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Kids Just Watch and Laugh After Classmate Sets 13-Year-Old Girl's Hair on Fire

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Kids can be surprisingly cruel. Their lack of experience paired with short-sightedness and impulsivity can be a catalyst for doing horrible things because they haven’t considered the consequences.

When you add an element of showmanship, because they’re used to “performing” — whether that be for an in-person audience of classmates or other peers, or for a video that will be posted online and seen by potentially the whole world — they can do some downright idiotic things, harming themselves and others in the process and adding little of value to the world.

Two years ago, when Nevaeh Robinson was 11, her thumb was broken by another student. Now she’s at a different school — but some of the students at this school are just as mean.

While she was waiting at the bus stop, one of them whipped out a lighter and used it to catch her hair on fire.

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“When it happened,” Nevaeh told CBS, “I panicked real fast, because I thought I was going to die because it burned my hair so fast.”

And who wouldn’t? Having your hair catch on fire is terrifying, no matter how it happened. The bullying left Nevaeh with bald spots, first-degree burns and pain in various places on her head.

“It was kind of traumatizing,” she said. She had to use her own two hands to smother the flames.

Do you think the bully should be expelled from school?

While she made an effort to put out the flames, the kids around her didn’t offer to help. Instead, they laughed.

It could have ended differently, which her mother Tanya Robinson now knows. Despite the fact that her hair has been damaged, it’s also what prevented the worst case scenario from taking place.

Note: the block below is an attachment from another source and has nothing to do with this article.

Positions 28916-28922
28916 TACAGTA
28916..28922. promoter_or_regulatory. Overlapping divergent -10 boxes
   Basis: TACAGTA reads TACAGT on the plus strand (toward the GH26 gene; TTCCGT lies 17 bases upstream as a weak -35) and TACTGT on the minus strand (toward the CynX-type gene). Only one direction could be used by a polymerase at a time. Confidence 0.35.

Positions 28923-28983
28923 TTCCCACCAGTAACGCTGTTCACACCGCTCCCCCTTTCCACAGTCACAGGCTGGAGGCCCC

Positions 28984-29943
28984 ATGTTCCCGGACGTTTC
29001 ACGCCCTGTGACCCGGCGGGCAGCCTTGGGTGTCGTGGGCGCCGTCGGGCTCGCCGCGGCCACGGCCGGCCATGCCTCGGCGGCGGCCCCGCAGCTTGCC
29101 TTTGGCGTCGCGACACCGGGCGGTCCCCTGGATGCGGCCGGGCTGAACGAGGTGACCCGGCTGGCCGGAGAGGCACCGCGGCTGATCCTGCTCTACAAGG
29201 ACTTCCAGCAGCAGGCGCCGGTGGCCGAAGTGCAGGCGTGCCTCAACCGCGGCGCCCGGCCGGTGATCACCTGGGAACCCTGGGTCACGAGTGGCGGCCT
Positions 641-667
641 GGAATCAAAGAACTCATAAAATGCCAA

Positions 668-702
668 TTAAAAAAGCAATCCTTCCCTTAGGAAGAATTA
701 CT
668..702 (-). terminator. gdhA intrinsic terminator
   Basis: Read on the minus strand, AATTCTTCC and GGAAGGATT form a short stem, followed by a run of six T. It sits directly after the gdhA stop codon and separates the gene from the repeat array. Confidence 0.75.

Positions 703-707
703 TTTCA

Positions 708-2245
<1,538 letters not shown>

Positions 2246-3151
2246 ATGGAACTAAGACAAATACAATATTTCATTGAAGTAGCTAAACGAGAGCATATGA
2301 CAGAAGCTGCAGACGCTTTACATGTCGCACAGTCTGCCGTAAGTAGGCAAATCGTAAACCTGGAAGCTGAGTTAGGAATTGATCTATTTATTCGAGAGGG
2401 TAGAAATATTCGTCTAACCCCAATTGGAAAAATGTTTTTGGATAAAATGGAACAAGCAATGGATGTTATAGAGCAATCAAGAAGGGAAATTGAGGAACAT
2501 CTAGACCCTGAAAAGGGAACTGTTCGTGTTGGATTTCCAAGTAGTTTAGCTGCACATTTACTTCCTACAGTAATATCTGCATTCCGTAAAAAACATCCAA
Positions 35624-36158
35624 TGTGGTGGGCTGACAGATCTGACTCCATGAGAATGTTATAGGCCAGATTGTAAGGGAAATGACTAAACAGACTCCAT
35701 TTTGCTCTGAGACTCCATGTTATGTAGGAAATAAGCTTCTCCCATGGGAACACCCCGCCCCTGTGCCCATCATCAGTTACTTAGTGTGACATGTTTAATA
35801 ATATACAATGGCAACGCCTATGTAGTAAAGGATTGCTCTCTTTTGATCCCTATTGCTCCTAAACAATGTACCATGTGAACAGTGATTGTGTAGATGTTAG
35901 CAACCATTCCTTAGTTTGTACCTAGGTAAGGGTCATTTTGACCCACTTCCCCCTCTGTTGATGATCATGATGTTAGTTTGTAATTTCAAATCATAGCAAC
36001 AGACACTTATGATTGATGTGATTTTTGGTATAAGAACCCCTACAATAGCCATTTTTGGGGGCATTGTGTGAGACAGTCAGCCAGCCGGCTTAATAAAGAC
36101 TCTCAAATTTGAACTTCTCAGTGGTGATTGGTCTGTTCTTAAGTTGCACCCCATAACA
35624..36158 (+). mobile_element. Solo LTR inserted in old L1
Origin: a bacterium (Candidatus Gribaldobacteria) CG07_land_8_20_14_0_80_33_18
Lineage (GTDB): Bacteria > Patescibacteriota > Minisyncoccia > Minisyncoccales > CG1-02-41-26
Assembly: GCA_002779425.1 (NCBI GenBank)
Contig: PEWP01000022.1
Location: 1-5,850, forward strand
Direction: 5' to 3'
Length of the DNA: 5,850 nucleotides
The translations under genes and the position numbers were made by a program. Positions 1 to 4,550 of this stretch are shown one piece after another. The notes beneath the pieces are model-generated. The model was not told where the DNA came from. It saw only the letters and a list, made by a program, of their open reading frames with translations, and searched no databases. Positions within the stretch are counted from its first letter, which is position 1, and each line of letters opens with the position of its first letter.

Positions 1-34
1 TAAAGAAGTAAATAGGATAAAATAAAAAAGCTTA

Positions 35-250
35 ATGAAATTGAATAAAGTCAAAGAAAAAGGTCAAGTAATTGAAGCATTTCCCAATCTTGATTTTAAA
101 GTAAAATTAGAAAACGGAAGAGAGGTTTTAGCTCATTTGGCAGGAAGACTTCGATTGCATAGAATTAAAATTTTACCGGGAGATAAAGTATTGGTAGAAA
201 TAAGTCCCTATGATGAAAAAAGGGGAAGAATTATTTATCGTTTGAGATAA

“The doctor told me her hairstyle saved her life,” the concerned mom said. “Had it been different, she might not be here.”

The Philadelphia school district said in a statement, “We cannot comment on specific instances of school discipline, however this type of violence is unacceptable. School District did follow its policy and procedure on this matter.”

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“I called the police as soon as they came home, took her to the hospital, the fire chief came out,” Robinson said. “I’ve spoken to the school district, I’ve spoken to the principal at the school.”

Her request is pretty straightforward and rather difficult to argue with: “I want expulsion if you’re setting kids on fire,” she said. “This shouldn’t be swept under the rug.”

Whether or not the school deals with the incident in the way Robinson has outlined, she’s tired enough of these cases that she’s decided to homeschool Nevaeh.

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Amanda holds an MA in Rhetoric and TESOL from Cal Poly Pomona. After teaching composition and logic for several years, she's strayed into writing full-time and especially enjoys animal-related topics.
As of January 2019, Amanda has written over 1,000 stories for The Western Journal but doesn't really know how. Graduating from California State Polytechnic University with a MA in Rhetoric/Composition and TESOL, she wrote her thesis about metacognitive development and the skill transfer between reading and writing in freshman students.
She has a slew of interests that keep her busy, including trying out new recipes, enjoying nature, discussing ridiculous topics, reading, drawing, people watching, developing curriculum, and writing bios. Sometimes she has red hair, sometimes she has brown hair, sometimes she's had teal hair.
With a book on productive communication strategies in the works, Amanda is also writing and illustrating some children's books with her husband, Edward.
Location
Austin, Texas
Languages Spoken
English und ein bißchen Deutsch
Topics of Expertise
Faith, Animals, Cooking




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